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Carol Bellamy remarks on Iraq School Survey

UNICEF Executive Director Carol Bellamy, Geneva, 15 October 2004:

Good morning.

Happy again to be in Geneva.  I wanted to seize on my presence here to talk about this remarkable education survey from Iraq.  We think this survey is fascinating in its detail and in what it represents.  It’s a major milestone for Iraq because it is the new government’s first comprehensive look at what’s happening in a key social sector.

I’ll make a few general observations and then I’d be happy to take questions.

  • First, this is an Iraq government survey.  UNICEF actively encouraged it and helped fund it, and we welcome it because it reflects a real commitment by the new government to improve the lives of Iraqi children.  The Ministry released the findings to the Iraqi public on Monday in Baghdad.
  • The survey covers every learning facility in Iraq – some 20,000 institutions, from kindergartens through universities.  It was carried out in the first two months of this year. 
  • Clearly it does not reflect school improvements that have happened since February of this year.  But it does reflect accomplishments by government, UN agencies, and private companies achieved prior to February of this year.


Some key findings:

  • Total enrolment is up. At the primary level 4.3 million children are registered – up from 3.6 million in 2000, the most recent year for which reliable data are available.  Clearly this reflects a real desire by Iraqi families to have their children in school.
  • But the present school infrastructure doesn’t come close to satisfying demand.  The survey finds all kinds of school overcrowding, schools hosting up to three shifts a day, many schools operating in damaged buildings.  More than one-quarter of all school buildings are still in need of serious repair or reconstruction.  (About 2700 schools.)
  • Inadequate water and sanitation facilities are particularly troubling. 
    One-third of schools don’t have any running water.  Half lack working sanitation facilities.  Among other things this discourages attendance by girls – and that is reflected in the gender gap in enrolment.
  • The infrastructure challenges have a serious impact on the quality of learning by children – they face overcrowding, lack of materials, and they’re being short-changed on time to learn because the next shift is coming.  Quality of learning is a real issue.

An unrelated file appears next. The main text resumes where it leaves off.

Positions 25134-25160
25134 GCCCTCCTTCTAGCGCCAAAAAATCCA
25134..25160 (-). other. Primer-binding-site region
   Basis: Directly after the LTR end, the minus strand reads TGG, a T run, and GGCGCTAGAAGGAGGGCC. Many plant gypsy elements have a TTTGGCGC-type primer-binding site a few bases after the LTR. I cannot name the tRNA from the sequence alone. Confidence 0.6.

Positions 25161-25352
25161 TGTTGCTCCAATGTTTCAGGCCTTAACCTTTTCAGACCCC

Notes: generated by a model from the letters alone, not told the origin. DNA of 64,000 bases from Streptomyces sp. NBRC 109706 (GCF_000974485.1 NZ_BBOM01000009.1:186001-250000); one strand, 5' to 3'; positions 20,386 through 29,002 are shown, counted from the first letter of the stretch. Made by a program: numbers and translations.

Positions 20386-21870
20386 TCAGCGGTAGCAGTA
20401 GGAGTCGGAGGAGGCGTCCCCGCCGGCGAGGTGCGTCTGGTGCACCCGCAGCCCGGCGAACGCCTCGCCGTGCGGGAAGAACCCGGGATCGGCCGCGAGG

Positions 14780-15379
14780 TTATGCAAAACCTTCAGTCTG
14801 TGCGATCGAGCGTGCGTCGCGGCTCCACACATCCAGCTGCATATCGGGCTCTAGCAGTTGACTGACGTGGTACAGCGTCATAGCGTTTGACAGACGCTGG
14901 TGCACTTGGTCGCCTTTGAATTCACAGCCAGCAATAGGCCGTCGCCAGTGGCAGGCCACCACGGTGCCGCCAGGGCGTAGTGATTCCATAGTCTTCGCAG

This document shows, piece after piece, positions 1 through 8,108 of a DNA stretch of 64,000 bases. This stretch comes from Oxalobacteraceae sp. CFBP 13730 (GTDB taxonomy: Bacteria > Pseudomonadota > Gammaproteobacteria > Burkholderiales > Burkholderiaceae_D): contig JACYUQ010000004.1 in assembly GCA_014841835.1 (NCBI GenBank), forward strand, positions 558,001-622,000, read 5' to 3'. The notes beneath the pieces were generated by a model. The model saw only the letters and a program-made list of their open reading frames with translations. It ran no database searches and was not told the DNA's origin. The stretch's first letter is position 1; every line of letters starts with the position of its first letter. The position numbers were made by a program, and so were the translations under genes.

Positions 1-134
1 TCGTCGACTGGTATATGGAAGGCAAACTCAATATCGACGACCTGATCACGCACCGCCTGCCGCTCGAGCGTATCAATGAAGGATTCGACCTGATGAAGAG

• Finally, the survey found that thousands of schools were damaged by the war and its aftermath.  Some 700 school buildings had been damaged by bombs, and 3,000 suffered from looting.  Looting led to a lack of chairs, desks, and other basics in many schools across the country.

I must emphasize that the problems this survey identifies are only partly attributable to the most recent conflict.  In fact, Iraq’s schools have been in a general state of decay for years, going back to the Iraq-Iraq war. 

That war, the Gulf War, this recent conflict, and the impact of years of sanctions, isolation, and mismanagement under the old regime have all taken their toll.

So while the survey makes clear that Iraq’s schools have a long way to go, it’s important to recognize that these problems were years in the making.

What can be done to fix the problems?  You are all aware that humanitarian and development efforts are severely hampered by lack of security.  This is not just a problem for the UN, but for NGOs, private contractors, and the Iraqi government itself. 

Major donors like USAID, the UK Department for International Development, the Japanese government and others have invested significant resources into the education sector.  Just yesterday the World Bank agreed to provide the Iraqi government with funds to repair 140 schools and build 100 new ones.

But the security situation makes it difficult to make real progress.  This is the crux of the problem.  I believe there are plenty of resources, and plenty of will to improve the schools.  Security hazards are the main obstacle at this point.

I wanted to call attention to this survey for two main reasons.  One, because UNICEF believes the Iraqi government deserves real praise for carrying out this type of comprehensive and serious look at schools in the midst of very difficult conditions.  This is the first nation-wide survey of learning conditions for children, and we congratulate the government for doing it.

More importantly, a quality basic education for every child is the portal to a better future for Iraq.  The increase in enrolment shows that Iraqis want their children to learn.  Education equals hope. 

But this survey makes clear that the situation in the schools is far short of what it should be.  To build a peaceful, hopeful Iraq we have to help the Iraq people build a strong, healthy school system.  At the moment we’re far short of that.


 

 

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